The lasers and lights for Def Leppard‘s set had the flair one would expect from a stadium band, but they were nothing compared to the pomp and theater of Mötley Crüe. Before hitting the stage, a fake newsreel played on the monitors, warning of a dangerous uprising hitting the streets of the city, teasing the source of the chaos was the infamous sleaze rockers. The digital curtains rose, the lasers blasted out and fog filled the stage with mighty pageantry as Mötley Crüe enter the stage, flanked by beautiful dancers/back-up singers. The stage set-up was a sci-fi wasteland; the kind of place only the tough and ruthless could survive. The group wailed out “Wild Side”, signaling to the audience that now was the time to get wild themselves (note: they obliged). Frontman Vince McNeil’s caterwaul is not my favorite voice in rock, but it is truly the voice of the Sunset Strip music scene that gave rise to the band. It’s the only voice that could believably “Shout at the Devil”, as the band did next, and make you believe the devil would actually be listening.

The Crüe definitely had the fastest songs of the night, with “Too Fast For Love” blazing by on the riffs of Nikki Sixx and powered by the Tommy Lee/Mick Mars rhythm section. Along with being an evening about the power of rock, for Mötley Crüe, it was also an ode to playing in their hometown and a cementing of their status as Los Angeles legends. This made their 2008 hit “Saints of Los Angeles” all the more epic as they blasted it out. The song is a run through of the band’s history and ties to the city of angels. It’s a bit of nostalgia, but maybe not as much as “The Dirt (est 1981)”, the song inspired by the group’s memoir and subsequent Netflix film of the same name. The newest track of the band’s set, it even included a pre-recorded video cameo by track guest Machine Gun Kelly, who spit out his verses over the monitors.

Motley Crue

Sixx introduced the next section of the show as Mötley Crüe Karaoke, with the band playing some of the earliest covers they learned, such as “Smokin’ in the Boys Room” and “Anarchy in the UK”. The last one was a good reminder that even though a lot of punks looked down on hair metal, there was no denying the influence punk had on the hair metal bands. This was a fun diversion, and was followed by the troublemaker of the team, Tommy Lee, walking to the front of the stage and regaling the crowd with his recent controversy, posting photos of his famous pecker on Instagram. He then offered to show his weaner to the crowd. Since they all seemed onboard, Lee reached into his pants and pulled out…a dachshund. The confused pup conjured some chuckles, though perhaps stranger was when Lee then cajoled the crowd to pull out and show their dicks. It was clearly a joke, and while the monitors picked up a couple women baring their breasts, no men stepped forward with their junk out. No one in the audience really minded.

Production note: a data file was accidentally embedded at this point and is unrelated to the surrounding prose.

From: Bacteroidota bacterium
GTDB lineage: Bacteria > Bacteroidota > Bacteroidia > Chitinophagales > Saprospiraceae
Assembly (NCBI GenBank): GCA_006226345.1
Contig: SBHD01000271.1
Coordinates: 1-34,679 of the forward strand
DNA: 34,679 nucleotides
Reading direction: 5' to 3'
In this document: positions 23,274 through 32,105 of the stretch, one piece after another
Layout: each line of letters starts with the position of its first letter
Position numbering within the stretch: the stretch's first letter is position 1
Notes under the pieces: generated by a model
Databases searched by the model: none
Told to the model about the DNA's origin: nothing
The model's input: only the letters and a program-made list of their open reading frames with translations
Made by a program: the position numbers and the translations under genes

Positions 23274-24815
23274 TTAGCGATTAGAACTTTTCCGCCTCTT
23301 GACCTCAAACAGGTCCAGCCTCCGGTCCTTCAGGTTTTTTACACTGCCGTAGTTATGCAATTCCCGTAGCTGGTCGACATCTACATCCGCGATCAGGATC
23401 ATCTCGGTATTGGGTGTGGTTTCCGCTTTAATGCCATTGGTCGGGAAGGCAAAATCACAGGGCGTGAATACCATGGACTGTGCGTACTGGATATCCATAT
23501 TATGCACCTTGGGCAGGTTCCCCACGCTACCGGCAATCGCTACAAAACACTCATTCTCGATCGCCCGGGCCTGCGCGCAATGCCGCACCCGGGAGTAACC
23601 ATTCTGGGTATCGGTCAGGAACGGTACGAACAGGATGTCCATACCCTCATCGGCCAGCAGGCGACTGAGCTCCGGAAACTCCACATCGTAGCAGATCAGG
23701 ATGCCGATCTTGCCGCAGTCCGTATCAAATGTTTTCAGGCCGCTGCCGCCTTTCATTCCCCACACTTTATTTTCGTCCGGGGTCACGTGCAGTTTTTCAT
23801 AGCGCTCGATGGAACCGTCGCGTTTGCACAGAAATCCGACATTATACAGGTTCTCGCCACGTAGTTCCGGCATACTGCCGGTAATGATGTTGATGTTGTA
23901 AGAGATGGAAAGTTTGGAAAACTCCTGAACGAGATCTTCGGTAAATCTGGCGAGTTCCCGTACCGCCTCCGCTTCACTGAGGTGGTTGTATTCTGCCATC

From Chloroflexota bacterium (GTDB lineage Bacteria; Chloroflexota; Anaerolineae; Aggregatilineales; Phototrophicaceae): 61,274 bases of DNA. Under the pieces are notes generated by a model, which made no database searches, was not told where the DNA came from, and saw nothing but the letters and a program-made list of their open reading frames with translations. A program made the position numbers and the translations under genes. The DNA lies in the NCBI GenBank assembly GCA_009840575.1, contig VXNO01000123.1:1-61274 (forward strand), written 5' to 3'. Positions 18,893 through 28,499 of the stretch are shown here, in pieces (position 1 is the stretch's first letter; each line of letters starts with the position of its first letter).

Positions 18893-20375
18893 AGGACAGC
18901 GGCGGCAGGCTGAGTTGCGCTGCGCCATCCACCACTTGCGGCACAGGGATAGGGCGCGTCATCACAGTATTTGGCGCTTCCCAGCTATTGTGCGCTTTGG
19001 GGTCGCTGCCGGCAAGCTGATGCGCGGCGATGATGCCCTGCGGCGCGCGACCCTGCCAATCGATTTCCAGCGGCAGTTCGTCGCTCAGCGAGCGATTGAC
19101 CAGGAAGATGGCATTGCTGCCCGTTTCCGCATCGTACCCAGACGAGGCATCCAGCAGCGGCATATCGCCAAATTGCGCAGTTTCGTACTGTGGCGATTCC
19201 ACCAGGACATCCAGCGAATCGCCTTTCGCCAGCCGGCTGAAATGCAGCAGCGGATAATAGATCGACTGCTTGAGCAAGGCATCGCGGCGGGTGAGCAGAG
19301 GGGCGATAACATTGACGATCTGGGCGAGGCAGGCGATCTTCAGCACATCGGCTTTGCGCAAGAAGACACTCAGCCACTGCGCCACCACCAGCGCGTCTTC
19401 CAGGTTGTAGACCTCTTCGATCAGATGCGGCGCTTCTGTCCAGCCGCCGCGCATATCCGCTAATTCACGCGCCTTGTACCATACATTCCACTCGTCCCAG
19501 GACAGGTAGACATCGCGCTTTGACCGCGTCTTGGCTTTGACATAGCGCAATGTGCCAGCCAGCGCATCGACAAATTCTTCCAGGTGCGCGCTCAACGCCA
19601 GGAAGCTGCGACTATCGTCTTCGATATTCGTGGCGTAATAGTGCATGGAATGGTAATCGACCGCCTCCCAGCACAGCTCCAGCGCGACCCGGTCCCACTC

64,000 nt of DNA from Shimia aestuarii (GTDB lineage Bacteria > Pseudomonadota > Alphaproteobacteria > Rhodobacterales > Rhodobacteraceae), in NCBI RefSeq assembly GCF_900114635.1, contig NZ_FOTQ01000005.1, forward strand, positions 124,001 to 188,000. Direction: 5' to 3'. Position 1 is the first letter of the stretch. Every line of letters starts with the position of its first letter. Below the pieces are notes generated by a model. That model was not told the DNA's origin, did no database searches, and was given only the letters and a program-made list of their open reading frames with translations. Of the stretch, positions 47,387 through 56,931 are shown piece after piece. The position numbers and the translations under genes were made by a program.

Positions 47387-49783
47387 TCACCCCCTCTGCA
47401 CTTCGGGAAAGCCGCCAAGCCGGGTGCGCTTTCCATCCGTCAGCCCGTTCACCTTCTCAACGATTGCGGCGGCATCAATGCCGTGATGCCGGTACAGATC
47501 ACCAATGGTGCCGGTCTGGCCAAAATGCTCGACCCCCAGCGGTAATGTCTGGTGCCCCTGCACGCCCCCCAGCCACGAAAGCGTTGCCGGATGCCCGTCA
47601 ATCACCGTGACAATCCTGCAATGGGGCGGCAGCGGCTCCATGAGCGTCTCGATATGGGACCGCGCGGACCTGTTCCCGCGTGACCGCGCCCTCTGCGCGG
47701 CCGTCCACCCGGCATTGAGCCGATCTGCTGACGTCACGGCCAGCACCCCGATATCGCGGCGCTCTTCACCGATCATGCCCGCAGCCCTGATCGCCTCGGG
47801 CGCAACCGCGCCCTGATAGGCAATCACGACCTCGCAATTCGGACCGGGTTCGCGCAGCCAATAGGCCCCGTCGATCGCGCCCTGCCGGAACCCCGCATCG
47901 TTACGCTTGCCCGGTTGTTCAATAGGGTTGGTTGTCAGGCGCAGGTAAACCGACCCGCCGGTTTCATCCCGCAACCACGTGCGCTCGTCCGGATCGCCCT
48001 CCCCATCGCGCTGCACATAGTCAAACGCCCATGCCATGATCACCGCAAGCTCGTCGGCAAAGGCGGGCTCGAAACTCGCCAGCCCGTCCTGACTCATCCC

The return to music was welcome at this point, and Lee sat down on a piano as the rest of the band returned to the stage for a bombastic “Home Sweet Home”, greeted by a sea of phone lights. As the song ended, the band returned to high gear with the funky “Dr. Feelgood” and the pop-metal “Same Ol’ Situation” (an underrated single for the band). Appearing almost out of nowhere (or maybe entering the stage as I was distracted by the actual dancing girls), giant robotic women balloons appeared on stage just before the group broke out into “Girls Girls Girls”. I’m not sure if a modern band could sell a song like this in today’s climate, but for Mötley Crüe it remains one of their best and biggest hits. Though not as big as closer “Kickstart My Heart”, the raging, heart-pumping barnburner that can still go toe-to-toe with any modern group’s attempt at a “hard rock” song. While (IMO) not their best song, it is the essence of Mötley Crüe; hyper-fast licks, thundering drums, and loud, loud, LOUD riffs and vocals.

This was an evening of stadium rock in Los Angeles’ newest stadium. It’s not music for those looking for thoughtful contemplation or artsy compositions. It was simple, fun rock n’ roll and everyone who came looking for that should have left pleased. Find some of the most recent releases from the bands below, and see more pictures and videos in our instagram and TikTok (@TheIndyReview)!